The Panthers have two additional goaltenders who can be called up in an emergency, but the team’s front office has to hope it doesn’t come to that. At the top of the AHL depth chart is Sam Montembeault, the Panthers’ 2015 third round pick. Last year was his first professional season after he played two seasons in the QMJHL after his draft year. In 41 AHL games last season, he had an .896 SV% and 3.25 GAA. He may be the Panthers’ best internal candidate for future franchise goaltender, but it’s best that he stays in the AHL all of 2018-19.
Currently backing up Montembeault is 24-year-old Chris Driedger, whom the Panthers signed to a minor league contract this offseason. He spent last season in the Ottawa Senators’ system, going between their AHL and ECHL affiliates. While he was good in the ECHL with a .922 SV% in 17 games, he struggled with the Belleville Senators of the AHL with an .885 SV% and 4.04 GAA in 10 games.
When they signed him, Florida’s vision for Driedger was for him to stay in the ECHL and be called up to the AHL as needed. It’s likely that if Reimer, Hutchinson, and Montembeault follow Luongo to injured reserve, the Panthers will sign or acquire a goaltender before Driedger gets called up to the NHL.
What Affect Will Luongo’s Injury Have?
Essentially, as long as Reimer stays healthy and Luongo returns at the end of the four-week injury window, the team should do fine. Reimer proved he could carry the team last season and there’s no reason to think he can’t do it again. Meanwhile, Hutchinson has a history of average to slightly below average goaltending in his NHL career.
If you use Oct. 6 as the start of Luongo’s injury timeline, four weeks out is Nov. 3. In that span, the Panthers play 10 games, including three sets of back-to-backs. Two of the back-t0-backs involve both a home and road game, the most difficult of which is the home-and-home series against the Jets on Nov. 1 and 2.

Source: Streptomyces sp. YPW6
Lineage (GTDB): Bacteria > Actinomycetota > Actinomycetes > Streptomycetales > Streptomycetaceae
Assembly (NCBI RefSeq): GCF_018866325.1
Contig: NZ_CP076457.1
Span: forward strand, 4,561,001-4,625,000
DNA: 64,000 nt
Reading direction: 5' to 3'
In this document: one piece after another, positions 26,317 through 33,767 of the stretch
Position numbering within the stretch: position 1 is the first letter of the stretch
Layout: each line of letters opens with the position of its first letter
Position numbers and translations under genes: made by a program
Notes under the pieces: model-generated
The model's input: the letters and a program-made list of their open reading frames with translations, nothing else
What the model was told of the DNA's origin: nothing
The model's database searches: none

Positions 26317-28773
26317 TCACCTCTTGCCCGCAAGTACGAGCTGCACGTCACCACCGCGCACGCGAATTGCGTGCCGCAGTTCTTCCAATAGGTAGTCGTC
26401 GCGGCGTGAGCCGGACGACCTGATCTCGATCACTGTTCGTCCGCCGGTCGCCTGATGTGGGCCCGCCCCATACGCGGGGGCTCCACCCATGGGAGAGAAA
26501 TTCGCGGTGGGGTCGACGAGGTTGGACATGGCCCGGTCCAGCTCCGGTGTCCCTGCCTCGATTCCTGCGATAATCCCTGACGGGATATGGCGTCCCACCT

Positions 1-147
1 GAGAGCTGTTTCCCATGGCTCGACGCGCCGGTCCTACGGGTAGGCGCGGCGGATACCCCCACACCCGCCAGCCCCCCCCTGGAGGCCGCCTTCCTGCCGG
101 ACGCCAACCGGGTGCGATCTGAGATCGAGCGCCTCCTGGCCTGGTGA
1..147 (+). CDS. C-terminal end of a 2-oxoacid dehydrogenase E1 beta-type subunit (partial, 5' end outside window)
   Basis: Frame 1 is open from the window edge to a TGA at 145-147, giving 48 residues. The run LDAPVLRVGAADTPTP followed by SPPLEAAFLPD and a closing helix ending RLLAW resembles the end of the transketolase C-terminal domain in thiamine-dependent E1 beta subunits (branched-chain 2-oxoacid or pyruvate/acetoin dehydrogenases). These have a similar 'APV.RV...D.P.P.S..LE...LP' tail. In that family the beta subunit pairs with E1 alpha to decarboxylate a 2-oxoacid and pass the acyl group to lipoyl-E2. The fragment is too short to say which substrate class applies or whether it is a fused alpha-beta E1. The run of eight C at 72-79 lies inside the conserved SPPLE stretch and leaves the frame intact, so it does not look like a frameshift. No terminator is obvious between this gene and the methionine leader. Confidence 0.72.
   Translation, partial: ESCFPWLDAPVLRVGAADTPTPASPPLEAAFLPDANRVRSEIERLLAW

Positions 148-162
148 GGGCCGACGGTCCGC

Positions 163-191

Other teams they face during the span include a home game against the Columbus Blue Jackets and road matchups versus the Philadelphia Flyers and Washington Capitals. Fortunately, they also play games against the Vancouver Canucks, Detroit Red Wings, and both the New York Rangers and New York Islanders.
If they go .500 from now until Nov. 3, the Panthers should stay on track for the rest of the season and their postseason aspirations won’t be derailed. However, if they drop one or more of their easier games with Luongo out, their season could be over before it truly starts.
Florida’s back-to-back games will force head coach Bob Boughner to make a decision as to how much he wants to play Reimer. He needs to stay fresh and split starts even after Luongo returns, but he also gives the Panthers the best chance to win until Luongo is healthy. It will be a decision based upon what’s more important: the present and early portion of the season, or the end of the year when they are making a playoff push.
*All stats came from Hockey-Reference, Elite Prospects, and the AHL
My name is Kyle, and although I’m from Pennsylvania and grew up a Penguins fan, I cover the Predators here at The Hockey Writers. And while I would consider myself a Predators fan, I really enjoy watching all hockey and try to always take an objective approach to things. In addition to covering the Preds, I write hockey history and some statistical analysis pieces as well as book reviews.